Do You Feel Lucky?

Do You Feel Lucky?

Can you compete? Silly question, isn’t it? Of course you can. Every executive rose through the ranks, every entrepreneur broke through the noise by being more competent competitor than others. In a merit-based free society, that’s a given.

And yet if you are an executive, like me, you must be asking yourself occasionally: how much of it was luck?

The role of luck

The essence of being an entrepreneur or a leader in corporate is to deny luck. When we succeed, we tend to think it is because of what we did, not some random event. In psychology it is called internal locus of control. I know about it because I wrote a whole Ph.D dissertation on it for my degree in behavioral economics (at the time it was just called Economics. Today they know better).

Twenty years after my dissertation I decided to leave my comfortable tenured academic position as a strategy professor at Rutgers University and plunge into an entrepreneurial venture. This venture turned into the globally leading educational institution in the new field of competitive intelligence.

Was it all me and my superior skill in competing?

As I look back at that decision, I realize with much greater appreciation how much luck played a role in my success. At the time, competitive intelligence was an unknown concept. Companies were collecting information haphazardly and my systematic model for monitoring their competitive environment hit a cord. My model was the first and it caught fire.

Now the truth..

Did I develop the CI model because I correctly identified a dire need among corporate? Not at all. I was an academic. I didn’t network with “corporate” at all. Did I use one of the faddish tools (Blue Ocean canvas, Six Hats, or any other “creative” tool)? Not for a second. All I wanted was to supplement my university wage. Given my background as an Israeli police detective, I knew how to run intelligence networks. I figured: why not teach companies how to do the same?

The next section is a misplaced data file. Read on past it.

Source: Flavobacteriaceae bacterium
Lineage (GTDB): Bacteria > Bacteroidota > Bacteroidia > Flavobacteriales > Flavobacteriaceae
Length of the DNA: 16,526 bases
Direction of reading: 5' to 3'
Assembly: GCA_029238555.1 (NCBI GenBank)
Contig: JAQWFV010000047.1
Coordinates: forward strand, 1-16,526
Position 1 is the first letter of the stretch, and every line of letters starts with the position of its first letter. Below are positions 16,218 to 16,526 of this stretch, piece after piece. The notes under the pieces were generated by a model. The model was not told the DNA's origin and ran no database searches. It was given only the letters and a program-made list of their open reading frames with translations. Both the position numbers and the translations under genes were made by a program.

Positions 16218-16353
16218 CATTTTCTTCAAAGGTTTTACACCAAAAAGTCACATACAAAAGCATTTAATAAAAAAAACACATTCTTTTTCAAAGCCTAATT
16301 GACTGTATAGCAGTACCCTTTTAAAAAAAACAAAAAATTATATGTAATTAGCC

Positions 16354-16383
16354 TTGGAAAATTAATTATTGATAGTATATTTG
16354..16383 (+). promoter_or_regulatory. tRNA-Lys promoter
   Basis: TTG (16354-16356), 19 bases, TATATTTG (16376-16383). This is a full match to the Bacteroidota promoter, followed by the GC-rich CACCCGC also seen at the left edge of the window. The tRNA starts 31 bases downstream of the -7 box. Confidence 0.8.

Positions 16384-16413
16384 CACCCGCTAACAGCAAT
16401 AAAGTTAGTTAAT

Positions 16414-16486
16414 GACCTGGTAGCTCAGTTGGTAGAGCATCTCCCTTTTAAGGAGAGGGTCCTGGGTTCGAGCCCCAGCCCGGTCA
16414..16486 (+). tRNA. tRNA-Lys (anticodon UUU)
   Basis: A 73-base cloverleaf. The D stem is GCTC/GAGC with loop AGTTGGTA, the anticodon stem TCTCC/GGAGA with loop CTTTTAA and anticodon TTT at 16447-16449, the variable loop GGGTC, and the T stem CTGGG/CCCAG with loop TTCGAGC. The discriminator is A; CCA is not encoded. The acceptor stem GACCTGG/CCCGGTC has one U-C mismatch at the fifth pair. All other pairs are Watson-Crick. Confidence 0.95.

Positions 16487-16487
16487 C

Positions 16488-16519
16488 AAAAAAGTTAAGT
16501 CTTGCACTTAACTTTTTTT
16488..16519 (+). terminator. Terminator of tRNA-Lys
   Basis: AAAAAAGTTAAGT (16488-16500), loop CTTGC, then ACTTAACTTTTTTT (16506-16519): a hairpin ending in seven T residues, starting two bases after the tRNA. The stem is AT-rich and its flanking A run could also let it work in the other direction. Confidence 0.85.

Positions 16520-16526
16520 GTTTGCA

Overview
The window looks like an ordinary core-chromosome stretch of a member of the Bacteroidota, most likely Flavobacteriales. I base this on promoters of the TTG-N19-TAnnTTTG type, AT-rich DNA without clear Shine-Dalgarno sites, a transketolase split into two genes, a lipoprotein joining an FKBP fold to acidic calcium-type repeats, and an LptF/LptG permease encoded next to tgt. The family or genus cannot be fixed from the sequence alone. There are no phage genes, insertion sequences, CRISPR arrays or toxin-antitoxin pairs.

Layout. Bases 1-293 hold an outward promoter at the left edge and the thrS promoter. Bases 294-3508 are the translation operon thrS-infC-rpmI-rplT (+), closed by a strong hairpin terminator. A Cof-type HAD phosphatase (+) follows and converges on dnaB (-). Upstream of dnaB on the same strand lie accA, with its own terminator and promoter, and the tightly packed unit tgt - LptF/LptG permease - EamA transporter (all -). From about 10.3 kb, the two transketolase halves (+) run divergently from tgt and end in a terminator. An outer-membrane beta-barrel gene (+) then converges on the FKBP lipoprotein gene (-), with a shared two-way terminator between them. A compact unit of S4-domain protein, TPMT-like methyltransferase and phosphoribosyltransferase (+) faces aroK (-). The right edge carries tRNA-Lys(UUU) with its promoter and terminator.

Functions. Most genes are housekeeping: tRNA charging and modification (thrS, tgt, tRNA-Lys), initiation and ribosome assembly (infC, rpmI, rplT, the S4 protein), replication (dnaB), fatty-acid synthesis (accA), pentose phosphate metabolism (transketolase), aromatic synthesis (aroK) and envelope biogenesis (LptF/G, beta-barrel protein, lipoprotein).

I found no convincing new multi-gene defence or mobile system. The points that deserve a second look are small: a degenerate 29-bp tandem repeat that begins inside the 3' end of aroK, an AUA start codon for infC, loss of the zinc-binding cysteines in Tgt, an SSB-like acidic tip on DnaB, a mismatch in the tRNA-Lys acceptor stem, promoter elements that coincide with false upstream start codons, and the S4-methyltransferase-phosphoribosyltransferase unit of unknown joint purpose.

How much is luck, how much is skill?

In my dissertation, I advanced the hypothesis that an internal locus of control allows would be entrepreneurs to spot opportunities earlier than others. It is called “alertness” and it plays an important role in the Kirznerian economic theory of markets. Pasteur said it years ago: Luck favors the prepared mind.

The secret to success seems to be in staying prepared, and this is a tough job.

Success as the enemy

The “winner curse” is a well know behavioral economic bias. In essence success creates a sense of confidence, a belief that we can do anything we put our minds to. The popular business press cultivars this myth with verve. It plays well with ambitious people.

The down side is that to be alert to opportunities, one needs to leave room for luck.

Many executives we work with forget this simple, basic lesson. With it, they lose their competitive edge. They forget how to compete.

What you need to do to stay competitive?

There are four simple steps to take to ensure you don’t fall into the comfortable trap of believing you’d always win no matter how bad your moves are, how complacent your company has become, how uncompetitive you have grown.